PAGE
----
When I Was Little: Teeny Tiny Stevies
When I Was Little is a new series where we interview the theatre-makers and creatives who bring magic to our stages, and wonder to our little ones.
Teeny Tiny Stevies have taken the children’s entertainment world by storm, winning the 2020 ARIA Award for Best Children’s Album for their songs exploring life’s little challenges, from resilience to going to the toilet.
We spoke to Beth about how her and sister Byll write songs that don’t drive parents crazy on repeat and what it’s like to live their childhood dreams.
Tell us about how you write songs that speak to kids and adults.
From the get-go we wanted to write kids songs, not just for entertainment's sake, but as a helpful resource for kids and parents when navigating everyday challenges and experiences. Musically we always try to make the songs as sophisticated as we would if they were ‘non-kids’ songs, and lyrically, if kids are going to listen to something on repeat, which they do all the time, they may as well be learning something. I think our songs can be great conversation starters within households and I’m really proud of that.
If kids are going to listen to something on repeat, which they do all the time, they may as well be learning something.
What do you want kids (and parents) to take away from seeing your shows?
We often get told by parents that coming to our shows has been their kids first live music experience and I love that. Live music is hard to get out and see once you have kids. I’m not keen on catching a 10pm gig anymore now that 5:30am is the new start of the day, so being able to go and see live music and enjoy it with our kids is an all-round win. I imagine if we feel this way, others probably do also, and they’re coming to our shows.
What is your earliest memory of watching live performance as a child?
I have really early and fond memories of watching mum and dad rehearse with their band in our house in preparation for shows. Also seeing them glam themselves up before gigs, saying goodnight in our PJs and us staying at home with our babysitter whilst they went out and worked at night. As we got older, they would take us to festivals, and we’d see artists like Tiddas and the Waifs who made huge impressions on us. These were the people we could identify with as young women and who gave us the confidence to pursue music as teenagers.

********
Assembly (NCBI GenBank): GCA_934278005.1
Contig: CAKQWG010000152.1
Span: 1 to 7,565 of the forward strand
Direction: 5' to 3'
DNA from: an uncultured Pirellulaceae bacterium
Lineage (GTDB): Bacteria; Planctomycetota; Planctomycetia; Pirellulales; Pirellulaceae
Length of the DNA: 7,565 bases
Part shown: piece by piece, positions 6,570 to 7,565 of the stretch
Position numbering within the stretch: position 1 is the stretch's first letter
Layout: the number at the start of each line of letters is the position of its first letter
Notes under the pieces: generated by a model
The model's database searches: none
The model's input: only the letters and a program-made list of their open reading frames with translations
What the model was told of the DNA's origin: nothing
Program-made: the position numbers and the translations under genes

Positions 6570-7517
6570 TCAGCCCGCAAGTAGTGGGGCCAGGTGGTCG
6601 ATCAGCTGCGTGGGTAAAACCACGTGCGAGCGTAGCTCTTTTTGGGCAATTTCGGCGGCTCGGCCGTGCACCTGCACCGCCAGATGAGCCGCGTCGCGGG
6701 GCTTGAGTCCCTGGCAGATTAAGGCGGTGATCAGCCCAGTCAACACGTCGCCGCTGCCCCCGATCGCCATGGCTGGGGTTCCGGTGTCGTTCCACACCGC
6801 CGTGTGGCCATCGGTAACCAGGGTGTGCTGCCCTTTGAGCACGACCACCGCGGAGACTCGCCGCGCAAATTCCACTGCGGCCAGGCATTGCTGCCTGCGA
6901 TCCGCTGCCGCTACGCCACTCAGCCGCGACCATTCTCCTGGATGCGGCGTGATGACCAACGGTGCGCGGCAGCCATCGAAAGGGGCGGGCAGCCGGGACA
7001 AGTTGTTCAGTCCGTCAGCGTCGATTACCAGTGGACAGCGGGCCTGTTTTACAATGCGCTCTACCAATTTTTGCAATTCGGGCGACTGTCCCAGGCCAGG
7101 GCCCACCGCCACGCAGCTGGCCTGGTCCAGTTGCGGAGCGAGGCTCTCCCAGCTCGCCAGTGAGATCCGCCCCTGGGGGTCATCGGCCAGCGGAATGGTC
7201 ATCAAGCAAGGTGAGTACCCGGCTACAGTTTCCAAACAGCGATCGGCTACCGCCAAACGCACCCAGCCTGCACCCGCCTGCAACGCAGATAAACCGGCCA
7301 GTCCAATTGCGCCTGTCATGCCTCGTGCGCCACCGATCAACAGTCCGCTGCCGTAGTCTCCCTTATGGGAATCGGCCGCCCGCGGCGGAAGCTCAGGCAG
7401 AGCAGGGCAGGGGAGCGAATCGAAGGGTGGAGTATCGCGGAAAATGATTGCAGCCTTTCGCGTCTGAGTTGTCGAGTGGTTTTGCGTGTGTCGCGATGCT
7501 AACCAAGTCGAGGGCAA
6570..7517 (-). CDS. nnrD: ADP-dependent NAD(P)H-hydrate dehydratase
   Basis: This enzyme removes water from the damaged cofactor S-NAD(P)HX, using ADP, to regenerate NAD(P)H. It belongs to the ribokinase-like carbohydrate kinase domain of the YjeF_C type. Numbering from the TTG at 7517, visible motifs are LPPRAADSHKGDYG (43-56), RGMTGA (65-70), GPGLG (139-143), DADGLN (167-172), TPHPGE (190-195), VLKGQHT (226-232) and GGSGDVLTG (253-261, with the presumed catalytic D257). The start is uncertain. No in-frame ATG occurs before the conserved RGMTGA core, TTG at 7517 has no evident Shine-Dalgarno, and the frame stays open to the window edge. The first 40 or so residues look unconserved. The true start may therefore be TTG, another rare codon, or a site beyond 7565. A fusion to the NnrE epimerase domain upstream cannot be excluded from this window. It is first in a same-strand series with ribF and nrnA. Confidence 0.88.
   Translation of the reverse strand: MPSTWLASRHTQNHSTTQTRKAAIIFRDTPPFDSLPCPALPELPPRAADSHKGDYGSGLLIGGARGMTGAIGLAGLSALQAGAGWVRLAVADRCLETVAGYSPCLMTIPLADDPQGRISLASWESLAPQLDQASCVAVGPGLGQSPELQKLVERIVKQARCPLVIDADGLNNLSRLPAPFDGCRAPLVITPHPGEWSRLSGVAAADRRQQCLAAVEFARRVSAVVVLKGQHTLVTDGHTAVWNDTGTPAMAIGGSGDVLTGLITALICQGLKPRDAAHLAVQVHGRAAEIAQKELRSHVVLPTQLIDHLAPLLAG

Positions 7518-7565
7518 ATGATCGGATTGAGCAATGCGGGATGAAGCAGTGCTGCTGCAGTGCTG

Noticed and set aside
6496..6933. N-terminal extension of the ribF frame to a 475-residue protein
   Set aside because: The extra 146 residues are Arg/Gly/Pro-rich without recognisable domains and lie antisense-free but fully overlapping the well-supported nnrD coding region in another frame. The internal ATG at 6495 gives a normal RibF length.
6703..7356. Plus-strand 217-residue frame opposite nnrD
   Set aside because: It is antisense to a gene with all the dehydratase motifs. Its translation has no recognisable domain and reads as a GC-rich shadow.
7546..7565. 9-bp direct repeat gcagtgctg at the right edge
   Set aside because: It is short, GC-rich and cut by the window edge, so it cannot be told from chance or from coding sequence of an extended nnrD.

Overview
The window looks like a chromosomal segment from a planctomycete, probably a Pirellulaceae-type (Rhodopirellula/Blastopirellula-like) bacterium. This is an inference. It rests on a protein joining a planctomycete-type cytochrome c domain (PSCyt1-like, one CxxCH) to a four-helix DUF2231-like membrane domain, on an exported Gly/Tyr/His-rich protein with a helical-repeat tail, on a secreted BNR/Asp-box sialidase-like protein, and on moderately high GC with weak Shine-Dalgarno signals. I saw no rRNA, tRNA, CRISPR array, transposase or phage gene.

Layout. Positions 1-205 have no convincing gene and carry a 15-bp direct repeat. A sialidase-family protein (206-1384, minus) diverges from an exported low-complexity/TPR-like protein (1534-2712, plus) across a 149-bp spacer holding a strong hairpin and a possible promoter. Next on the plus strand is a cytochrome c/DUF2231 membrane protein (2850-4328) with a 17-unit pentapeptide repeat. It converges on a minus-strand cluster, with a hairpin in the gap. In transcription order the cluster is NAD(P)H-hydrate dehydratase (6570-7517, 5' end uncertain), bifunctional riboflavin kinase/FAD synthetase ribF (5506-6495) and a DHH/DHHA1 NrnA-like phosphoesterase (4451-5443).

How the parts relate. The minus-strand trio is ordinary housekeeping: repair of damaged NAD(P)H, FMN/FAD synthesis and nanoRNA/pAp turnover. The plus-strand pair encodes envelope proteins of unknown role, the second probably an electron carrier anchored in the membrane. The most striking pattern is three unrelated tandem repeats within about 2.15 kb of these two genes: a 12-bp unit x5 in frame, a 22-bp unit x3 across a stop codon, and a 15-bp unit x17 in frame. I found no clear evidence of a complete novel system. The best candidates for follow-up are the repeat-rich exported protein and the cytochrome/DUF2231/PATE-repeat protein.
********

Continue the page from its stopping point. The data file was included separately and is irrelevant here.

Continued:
What did you want to be when you grew up?
I’ve always wanted to be a singer from as early as I can remember. I had no idea in what capacity, but I knew that singing was my most favourite thing to do. The physical action of singing has always made me so happy, but I think I probably just wanted to be our mum. She’s got the most beautiful voice I’ve ever heard. As the youngest, I naturally had a pretty significant circle of musical influence around me who I was consistently looking up to. It’s certainly not a surprise that I wanted to follow in my parents and Byll’s footsteps.
“Keep singing. Never stop”
Does what you do as an adult allow you to stay true to your childhood dreams?
What I do as an adult has now surpassed my childhood dreams! I never expected that writing and performing kids music would become my dream, but it has. Maybe because it’s coincided with the stage of life I’m at and that I have a young family myself, making what we do professionally so relevant to my personal life also. But also because this project has allowed us to realise and show off our entire skill set with our song writing and musicianship. Knowing you’ve got skills in an area and not having the ways and means to demonstrate them is one of the worst feelings in the world.
If you could tell your five year old self something, what would you say?
Keep singing, never stop. One day you’ll hold your own ARIA after all those years practicing with your older sister’s swimming trophies...
See Teeny Tiny Stevies live in concert in their new show In Big Places as they perform all their greatest hits and songs from their new album 10 - 11 April 2021.